Crime and Punishment
Hailed by Washington Post Book World as “the best [translation] currently available" when it was first published, this second edition has been updated in honor of the 200th anniversary of Dostoevsky’s birth.
With the same suppleness, energy, and range of voices that won their translation of The Brothers Karamazov the PEN/Book-of-the-Month Club Prize, Richard Pevear and Larissa Volokhonsky offer a brilliant translation of Dostoevsky's astounding pyschological thriller, newly revised for his bicentenniel.
When Raskolnikov, an impoverished student living in the St. Petersburg of the tsars, commits an act of murder and theft, he sets into motion a story that is almost unequalled in world literature for its excruciating suspense, its atmospheric vividness, and its depth of characterization and vision. Dostoevsky’s drama of sin, guilt, and redemption transforms the sordid story of an old woman’s murder into the nineteenth century’s profoundest and most compelling philosophical novel.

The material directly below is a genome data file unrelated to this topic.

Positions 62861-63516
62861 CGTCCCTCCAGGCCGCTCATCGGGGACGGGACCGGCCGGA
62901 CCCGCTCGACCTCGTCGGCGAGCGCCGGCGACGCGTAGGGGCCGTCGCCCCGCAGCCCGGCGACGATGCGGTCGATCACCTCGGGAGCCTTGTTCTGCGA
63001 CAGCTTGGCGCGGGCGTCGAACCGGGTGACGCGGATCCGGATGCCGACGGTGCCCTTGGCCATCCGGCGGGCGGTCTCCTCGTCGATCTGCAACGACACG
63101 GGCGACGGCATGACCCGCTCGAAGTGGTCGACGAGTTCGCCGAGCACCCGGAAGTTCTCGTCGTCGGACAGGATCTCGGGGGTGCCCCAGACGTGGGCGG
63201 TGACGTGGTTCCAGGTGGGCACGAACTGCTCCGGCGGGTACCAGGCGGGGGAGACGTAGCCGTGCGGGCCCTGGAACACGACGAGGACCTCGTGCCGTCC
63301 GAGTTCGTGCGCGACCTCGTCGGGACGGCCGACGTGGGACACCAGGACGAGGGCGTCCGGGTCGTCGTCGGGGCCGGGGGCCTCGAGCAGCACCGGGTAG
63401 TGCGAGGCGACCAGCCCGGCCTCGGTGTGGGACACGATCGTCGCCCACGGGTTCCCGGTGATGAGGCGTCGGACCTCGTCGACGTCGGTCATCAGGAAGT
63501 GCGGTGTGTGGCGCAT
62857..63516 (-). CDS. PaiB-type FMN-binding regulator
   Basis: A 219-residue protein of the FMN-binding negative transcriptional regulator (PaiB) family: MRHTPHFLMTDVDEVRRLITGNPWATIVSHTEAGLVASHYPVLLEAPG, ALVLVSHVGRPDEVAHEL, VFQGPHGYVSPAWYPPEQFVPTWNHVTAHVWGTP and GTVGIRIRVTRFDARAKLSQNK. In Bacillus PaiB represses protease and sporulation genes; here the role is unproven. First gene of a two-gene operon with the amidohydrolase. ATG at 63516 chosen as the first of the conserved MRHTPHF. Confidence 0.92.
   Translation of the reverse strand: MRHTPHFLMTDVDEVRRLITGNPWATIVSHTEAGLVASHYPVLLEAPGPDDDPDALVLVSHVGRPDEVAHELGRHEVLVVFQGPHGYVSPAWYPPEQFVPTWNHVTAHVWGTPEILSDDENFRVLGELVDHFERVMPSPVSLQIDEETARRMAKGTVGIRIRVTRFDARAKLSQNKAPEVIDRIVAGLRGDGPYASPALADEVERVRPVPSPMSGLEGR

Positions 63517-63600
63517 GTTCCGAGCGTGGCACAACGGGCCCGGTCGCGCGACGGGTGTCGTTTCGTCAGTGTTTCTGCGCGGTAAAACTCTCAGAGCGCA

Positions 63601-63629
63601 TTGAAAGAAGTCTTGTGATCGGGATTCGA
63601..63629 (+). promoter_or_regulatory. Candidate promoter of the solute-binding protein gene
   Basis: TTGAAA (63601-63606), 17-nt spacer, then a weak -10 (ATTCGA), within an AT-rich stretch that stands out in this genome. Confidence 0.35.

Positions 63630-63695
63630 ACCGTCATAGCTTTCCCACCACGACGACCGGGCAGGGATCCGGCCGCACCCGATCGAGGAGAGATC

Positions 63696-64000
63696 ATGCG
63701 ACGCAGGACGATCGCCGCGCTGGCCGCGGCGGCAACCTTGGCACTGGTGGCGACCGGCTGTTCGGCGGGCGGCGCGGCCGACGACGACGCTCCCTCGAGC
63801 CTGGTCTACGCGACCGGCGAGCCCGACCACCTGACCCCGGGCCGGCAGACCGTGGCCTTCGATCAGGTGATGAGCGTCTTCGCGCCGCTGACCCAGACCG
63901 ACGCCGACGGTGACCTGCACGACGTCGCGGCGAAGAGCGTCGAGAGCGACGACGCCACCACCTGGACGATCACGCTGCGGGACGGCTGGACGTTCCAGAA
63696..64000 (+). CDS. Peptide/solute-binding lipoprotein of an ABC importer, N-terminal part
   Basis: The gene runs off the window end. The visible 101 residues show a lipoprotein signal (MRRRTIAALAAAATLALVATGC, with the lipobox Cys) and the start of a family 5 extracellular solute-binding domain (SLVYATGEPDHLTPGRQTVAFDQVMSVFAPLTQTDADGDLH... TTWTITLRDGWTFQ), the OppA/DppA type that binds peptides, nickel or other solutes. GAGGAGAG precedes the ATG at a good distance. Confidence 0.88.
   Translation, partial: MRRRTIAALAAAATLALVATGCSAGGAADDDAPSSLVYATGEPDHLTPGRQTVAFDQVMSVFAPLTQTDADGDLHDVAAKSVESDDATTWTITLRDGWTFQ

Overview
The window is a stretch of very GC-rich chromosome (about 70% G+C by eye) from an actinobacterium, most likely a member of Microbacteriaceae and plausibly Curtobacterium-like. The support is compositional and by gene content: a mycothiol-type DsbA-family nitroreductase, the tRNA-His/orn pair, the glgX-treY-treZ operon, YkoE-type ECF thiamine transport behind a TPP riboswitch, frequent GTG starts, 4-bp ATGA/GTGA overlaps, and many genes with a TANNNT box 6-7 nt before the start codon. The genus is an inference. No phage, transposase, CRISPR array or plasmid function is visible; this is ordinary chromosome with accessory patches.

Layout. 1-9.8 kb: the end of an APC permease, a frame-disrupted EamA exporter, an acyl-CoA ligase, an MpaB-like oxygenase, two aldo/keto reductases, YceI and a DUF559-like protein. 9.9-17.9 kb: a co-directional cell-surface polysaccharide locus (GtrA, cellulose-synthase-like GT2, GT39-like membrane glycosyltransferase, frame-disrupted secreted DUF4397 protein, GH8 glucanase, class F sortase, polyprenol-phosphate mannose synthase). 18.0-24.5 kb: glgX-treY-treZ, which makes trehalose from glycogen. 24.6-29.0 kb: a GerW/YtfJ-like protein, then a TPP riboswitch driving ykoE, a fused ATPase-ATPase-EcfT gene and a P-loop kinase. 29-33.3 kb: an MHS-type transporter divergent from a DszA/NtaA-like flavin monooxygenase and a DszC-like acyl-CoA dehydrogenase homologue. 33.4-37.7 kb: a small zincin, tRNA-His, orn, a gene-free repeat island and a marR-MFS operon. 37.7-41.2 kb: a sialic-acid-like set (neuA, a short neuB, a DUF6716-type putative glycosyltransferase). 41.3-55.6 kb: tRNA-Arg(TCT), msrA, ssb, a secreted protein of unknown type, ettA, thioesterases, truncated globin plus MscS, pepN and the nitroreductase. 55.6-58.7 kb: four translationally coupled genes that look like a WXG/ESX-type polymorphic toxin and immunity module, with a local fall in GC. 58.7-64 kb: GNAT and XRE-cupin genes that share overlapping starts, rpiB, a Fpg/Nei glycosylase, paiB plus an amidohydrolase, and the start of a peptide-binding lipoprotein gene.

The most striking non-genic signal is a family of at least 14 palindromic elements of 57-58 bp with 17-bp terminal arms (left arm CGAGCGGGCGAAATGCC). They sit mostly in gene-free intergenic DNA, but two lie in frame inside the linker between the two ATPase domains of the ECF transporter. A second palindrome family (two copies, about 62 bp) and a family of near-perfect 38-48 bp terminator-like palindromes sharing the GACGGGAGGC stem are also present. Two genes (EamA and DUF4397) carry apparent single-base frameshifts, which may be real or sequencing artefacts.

An acclaimed new translation of the classic Russian novel.
I had to read this for class. In spite of that, it was a joy, and a highlight of my day.
This book engaged psychologically, exploring a vantage of ambivalent superiority. While revolting, this perspective is appreciable and fascinating thanks to the extraordinary rendering by Dostoevsky.
Though a thick read, I would highly recommend this book to anyone who considers themselves in the least introspective.
Written for the true-believer of the academic political viewpoint. Opens with academically required rhetoric on global warming and George Bush.